“Human rights are universal and apply everywhere,” after FIFA, the 10 European football associations, including England and Wales, asked the countries competing in the Qatar World Cup to “focus on football now”.
The supreme body of the world He wrote for all 32 groups In the year Following the controversial build-up to the tournament, which begins on November 20.
Host Qatar has been criticized for its stance on same-sex relationships, its human rights record and its treatment of migrant workers.
FIFA’s letter was criticized by Human Rights Watch, Amnesty International and LGBT+ campaigners in England and Wales.
Acknowledging “significant progress” in Qatar, members of UEFA’s working group on human and labor rights said in a joint statement that they would “continue to press FIFA” to respond to the outstanding issues surrounding migrant workers.
We recognize and acknowledge, as we have done in the past, that we have made significant progress in Qatar, particularly on the rights of migrant workers, with the impact of legal change reflected in recent ILO reports. says the statement.
“We welcome the assurances given by the Government of Qatar and FIFA regarding the safety, security and inclusion of fans traveling to the World Cup, including LGBTQ+ supporters. We also recognize that every country has challenges and issues. Diversity is strength.”
“But embracing diversity and tolerance means supporting human rights. Human rights are universal and apply everywhere.”
The letter, signed by FIFA president Gianni Infantino and general secretary Fatima Zamora, stressed that football should not be dragged into ideological and political “battles” and should not “give moral lessons”.
Peaceful protests have been planned by some players, including England’s Harry Kane and the captains of nine other European teams. ‘One Love’ Armbands. To promote diversity and inclusion.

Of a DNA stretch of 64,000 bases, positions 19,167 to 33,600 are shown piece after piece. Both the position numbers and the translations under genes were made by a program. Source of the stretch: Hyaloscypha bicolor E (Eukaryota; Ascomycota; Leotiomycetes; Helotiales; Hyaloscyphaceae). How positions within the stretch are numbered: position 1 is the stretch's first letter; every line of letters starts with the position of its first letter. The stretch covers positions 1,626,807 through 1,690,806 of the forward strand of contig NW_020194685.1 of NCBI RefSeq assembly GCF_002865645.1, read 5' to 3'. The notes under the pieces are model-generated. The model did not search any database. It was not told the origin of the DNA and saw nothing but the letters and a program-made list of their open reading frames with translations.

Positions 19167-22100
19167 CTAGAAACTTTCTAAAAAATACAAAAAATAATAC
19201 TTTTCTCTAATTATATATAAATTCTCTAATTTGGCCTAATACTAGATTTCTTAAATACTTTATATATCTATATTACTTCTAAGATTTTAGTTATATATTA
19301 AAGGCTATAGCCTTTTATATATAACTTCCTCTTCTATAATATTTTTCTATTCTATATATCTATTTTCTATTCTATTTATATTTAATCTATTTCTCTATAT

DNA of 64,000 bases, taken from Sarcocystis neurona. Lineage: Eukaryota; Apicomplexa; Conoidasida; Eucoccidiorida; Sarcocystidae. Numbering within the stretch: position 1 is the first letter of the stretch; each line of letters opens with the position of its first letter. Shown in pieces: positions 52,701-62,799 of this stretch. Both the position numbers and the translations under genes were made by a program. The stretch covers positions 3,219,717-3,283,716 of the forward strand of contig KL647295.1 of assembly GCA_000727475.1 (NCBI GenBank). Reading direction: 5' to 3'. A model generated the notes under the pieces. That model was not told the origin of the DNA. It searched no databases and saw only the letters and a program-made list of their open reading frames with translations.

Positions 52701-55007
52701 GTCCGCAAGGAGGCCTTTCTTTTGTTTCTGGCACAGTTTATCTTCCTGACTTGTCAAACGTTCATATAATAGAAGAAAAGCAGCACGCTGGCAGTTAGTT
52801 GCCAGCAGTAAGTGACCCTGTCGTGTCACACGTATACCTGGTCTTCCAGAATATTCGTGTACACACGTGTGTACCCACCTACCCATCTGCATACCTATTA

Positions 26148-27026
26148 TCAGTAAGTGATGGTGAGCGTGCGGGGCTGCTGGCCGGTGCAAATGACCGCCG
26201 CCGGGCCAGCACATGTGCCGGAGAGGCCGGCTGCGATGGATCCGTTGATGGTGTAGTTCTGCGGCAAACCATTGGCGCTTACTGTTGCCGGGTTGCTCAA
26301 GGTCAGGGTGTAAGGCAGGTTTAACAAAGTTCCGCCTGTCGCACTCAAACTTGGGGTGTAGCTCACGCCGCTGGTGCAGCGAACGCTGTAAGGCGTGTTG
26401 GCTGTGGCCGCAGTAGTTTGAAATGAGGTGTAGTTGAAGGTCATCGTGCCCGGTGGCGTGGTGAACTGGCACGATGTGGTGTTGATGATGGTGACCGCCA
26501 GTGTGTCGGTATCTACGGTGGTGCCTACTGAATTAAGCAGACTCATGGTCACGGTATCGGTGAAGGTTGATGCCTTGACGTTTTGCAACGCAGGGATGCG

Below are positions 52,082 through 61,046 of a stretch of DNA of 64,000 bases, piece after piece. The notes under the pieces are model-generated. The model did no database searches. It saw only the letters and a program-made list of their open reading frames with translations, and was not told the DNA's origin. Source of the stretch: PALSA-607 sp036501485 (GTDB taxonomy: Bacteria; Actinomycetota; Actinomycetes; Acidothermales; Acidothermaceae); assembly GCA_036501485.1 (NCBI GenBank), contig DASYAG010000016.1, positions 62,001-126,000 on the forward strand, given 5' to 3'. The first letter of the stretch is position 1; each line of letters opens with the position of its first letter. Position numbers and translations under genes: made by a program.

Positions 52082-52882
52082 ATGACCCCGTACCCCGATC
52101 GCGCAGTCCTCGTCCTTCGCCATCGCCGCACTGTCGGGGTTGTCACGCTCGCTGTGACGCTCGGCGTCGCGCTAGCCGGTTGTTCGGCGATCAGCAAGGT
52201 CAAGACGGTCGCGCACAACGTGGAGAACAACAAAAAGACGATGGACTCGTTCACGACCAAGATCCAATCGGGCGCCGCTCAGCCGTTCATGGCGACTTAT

She wears Denmark. “Awarded” shirts In protest against Qatar, kit supplier Hummel says he “doesn’t want to be seen” at a tournament where he claims “thousands of lives have been lost”. He posted a video. Qatar has been urged to end its same-sex laws.
The English FA has backed calls for the World Cup to be compensated for “injury or death in connection with any construction project”.
“We will continue to support the progress towards positive, progressive changes and continue to encourage the overall outcome and will continue to be updated on two key issues that we have been discussing with FIFA for a long time,” the UEFA working group statement continued.
“FIFA has repeatedly committed to delivering concrete answers to these issues – the migrant workers’ compensation fund and the concept of the migrant workers’ center in Doha – and we are pressing for these to be delivered.”
“We believe in the power of football to make a more positive and credible contribution to sustainable change in the world.”
On Saturday, fans of the German Bundesliga games protested by waving banners at the crowd.
Qatari Foreign Minister Sheikh Mohammed bin Abdulrahman Al Thani said criticism of his country’s hosting of the World Cup was “hypocritical”, but that the call for protest was “sold by very few people in 10 countries”. At best, they are not representative of the rest of the world at all.
And in the interview the sky On Sunday, people added that “a small country from the Middle East cannot accept the World Cup”.
“Preaching at a distance is not a solution,” he said.
BBC Sports Editor Dan Roan.
The joint statement is diplomatically worded and is a strong and defiant response to FIFA’s stunning ‘Stick to Football’ letter last week that surprised the FA and the FA, disappointed many in the sport and drew condemnation from human rights organisations. and LGBT+ campaigners.
The aim of these 10 Western European federations is to firmly assert that their teams have the right to take a stand on social issues in Qatar, such as plans by England and Wales players to wear the rainbow as part of an anti-discrimination campaign in a country where being gay is illegal.
And it is in a situation where a huge number of ethical and geopolitical controversies and controversies are receding, clearly rejecting FIFA’s request that political and human rights issues be put to one side during the World Cup. by the hosts to their critics.
There is growing frustration among many in European football over what the statement calls “two major issues”. Center for Migrant Workers and a compensation fund for those killed or injured during World Cup preparations.
Acknowledging the “significant” labor reform, members of UEFA’s human rights working group said they hoped it would help FIFA make progress on these issues several months earlier, which they hope will spur new efforts.
It remains to be seen whether this statement will be helpful with the tournament just days away, but it is a reminder of the tension and division surrounding the final preparations for the event.
Further reading on Qatar 2022 World Cup